After a series of preventable deaths and near misses at hospitals in rural NSW the Parliamentary Inquiry into Health Outcomes and Access to Health & Hospital Services in Rural Regional & Remote NSW was established in 2020.
The Inquiry follows allegations of widespread dysfunction and under-resourcing in the State's rural and regional hospitals.
Under its Terms of Reference, the Inquiry will investigate access to health and hospital services in rural NSW in comparison to health services provided in metropolitan NSW focussing on:
- quality of care;
- patient experiences;
- wait times;
- barriers to accessing quality health services;
- staffing and resource shortages;
- ambulance services; and
- oncology and palliative care treatment.
Since its establishment the Committee has received in excess of 700 submissions regarding concerns about the state of our healthcare system in rural NSW.
Startling evidence of grossly inadequate care and a lack of resources has been heard at the most recent public hearings.
These include reports of hospitals running out of crucial supplies including Panadol, morphine, antibiotics and blood products, whilst at one hospital kitchen staff have provided care to patients who have suffered strokes and newborn babies due to a lack of nursing staff.
The Inquiry has heard many healthcare facilities are reliant upon "virtual doctors" to staff the emergency departments with no doctors physically present in the hospital for days at a time.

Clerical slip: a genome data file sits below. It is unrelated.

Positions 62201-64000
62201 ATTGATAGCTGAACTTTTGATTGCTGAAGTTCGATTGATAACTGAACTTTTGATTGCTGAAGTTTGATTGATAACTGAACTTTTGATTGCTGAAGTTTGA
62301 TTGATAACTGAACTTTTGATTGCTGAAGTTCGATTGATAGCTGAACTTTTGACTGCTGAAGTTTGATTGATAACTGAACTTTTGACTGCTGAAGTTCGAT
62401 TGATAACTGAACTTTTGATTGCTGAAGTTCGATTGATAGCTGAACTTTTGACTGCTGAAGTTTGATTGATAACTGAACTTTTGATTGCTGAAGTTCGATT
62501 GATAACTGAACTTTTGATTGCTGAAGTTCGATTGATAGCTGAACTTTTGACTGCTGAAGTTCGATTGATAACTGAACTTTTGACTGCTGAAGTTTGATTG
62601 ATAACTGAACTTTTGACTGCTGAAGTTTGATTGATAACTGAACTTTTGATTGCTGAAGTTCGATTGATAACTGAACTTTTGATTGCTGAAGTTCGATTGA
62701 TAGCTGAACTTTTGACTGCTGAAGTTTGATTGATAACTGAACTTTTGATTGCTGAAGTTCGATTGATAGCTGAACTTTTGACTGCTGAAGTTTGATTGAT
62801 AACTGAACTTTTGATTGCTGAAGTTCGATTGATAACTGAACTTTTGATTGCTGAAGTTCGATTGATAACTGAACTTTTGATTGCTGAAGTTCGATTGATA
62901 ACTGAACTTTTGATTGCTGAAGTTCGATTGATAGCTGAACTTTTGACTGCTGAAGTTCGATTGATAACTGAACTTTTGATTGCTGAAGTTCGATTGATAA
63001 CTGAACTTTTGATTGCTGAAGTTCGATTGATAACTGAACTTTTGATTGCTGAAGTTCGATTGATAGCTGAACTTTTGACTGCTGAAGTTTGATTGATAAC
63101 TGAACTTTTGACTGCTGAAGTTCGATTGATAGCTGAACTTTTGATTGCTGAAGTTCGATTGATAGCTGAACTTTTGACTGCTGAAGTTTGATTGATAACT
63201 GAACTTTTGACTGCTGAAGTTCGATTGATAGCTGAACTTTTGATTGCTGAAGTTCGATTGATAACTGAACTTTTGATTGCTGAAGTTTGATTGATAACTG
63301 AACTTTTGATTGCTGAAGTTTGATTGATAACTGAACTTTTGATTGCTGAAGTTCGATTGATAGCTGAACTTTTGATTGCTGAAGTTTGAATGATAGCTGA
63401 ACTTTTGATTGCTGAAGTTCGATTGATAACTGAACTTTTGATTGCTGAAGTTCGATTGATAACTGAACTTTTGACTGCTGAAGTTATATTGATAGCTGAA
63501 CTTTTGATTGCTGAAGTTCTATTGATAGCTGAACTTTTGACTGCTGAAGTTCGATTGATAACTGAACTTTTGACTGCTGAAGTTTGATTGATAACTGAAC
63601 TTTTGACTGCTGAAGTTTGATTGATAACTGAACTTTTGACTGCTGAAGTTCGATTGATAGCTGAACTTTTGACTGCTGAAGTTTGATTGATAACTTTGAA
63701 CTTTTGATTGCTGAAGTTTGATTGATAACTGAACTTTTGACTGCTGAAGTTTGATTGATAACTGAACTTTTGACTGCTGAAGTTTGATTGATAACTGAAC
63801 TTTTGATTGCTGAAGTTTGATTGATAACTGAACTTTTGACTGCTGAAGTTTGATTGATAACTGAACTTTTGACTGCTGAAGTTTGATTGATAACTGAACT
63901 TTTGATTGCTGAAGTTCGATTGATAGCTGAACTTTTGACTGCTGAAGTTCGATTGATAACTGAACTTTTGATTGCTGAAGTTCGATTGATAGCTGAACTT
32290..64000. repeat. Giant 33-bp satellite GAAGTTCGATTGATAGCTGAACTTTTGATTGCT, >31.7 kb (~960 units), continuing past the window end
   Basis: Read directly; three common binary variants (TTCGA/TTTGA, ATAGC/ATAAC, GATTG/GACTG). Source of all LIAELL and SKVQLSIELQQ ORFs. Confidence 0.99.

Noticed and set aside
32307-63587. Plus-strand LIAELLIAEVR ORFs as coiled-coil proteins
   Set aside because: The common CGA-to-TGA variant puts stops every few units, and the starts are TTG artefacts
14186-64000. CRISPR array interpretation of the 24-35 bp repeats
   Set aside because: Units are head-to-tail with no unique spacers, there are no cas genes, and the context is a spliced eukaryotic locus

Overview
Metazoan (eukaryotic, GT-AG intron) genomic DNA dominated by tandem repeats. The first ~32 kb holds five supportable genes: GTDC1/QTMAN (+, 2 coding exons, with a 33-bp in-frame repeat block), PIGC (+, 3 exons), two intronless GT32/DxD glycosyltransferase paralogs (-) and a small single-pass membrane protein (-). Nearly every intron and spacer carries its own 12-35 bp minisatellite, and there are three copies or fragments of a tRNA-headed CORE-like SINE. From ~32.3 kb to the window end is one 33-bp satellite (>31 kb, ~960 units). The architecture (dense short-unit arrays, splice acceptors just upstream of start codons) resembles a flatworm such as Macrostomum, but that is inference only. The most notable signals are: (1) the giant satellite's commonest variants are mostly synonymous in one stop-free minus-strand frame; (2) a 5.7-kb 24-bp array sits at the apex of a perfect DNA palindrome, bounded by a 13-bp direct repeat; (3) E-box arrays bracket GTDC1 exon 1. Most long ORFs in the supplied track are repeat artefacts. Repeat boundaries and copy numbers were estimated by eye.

Unfortunately, these issues are not new when it comes to the provision of healthcare and hospital services in regional NSW.
Carroll & O'Dea Lawyers has experience assisting patients and their families during times when the healthcare system has failed to provide adequate care and support.
Rebecca Tidswell is a leading medical lawyer practising at Carroll & O'Dea and has successfully represented rural patients and their families in cases including:
- Death of one patient and serious injury of another at a psychiatric facility with no resident psychiatrist, relying on a fly in fly out doctor only.
- Death of an unborn baby resulting from a failure of nursing staff being available to perform urgent ultrasound scanning.
- Brain injury suffered by a newborn due to the limited availability of paediatricians in the area.
- Life changing injuries suffered by a young man due to the lack of availability of a specialist to perform emergency surgery.
- Death of a young mother due to lack of availability of doctor review over a weekend.
Rebecca is following the public hearings with interest. "It is disheartening to see the same problems arising time and again. When will action be taken to protect our regional communities?"
The Inquiry hearings are scheduled to continue in various locations throughout rural and regional NSW up until March to December 2021.
At the conclusion of the public hearings, the Committee will be using the evidence gathered from the submissions and public hearings to develop a comprehensive report and propose recommendations to the NSW Government for addressing issues identified in the course of the Inquiry.
If you wish to view the upcoming hearings, you can join via the live webcast at www.parliament.nsw.gov.au/Pages/webcasts.aspx
The content of this article is intended to provide a general guide to the subject matter. Specialist advice should be sought about your specific circumstances.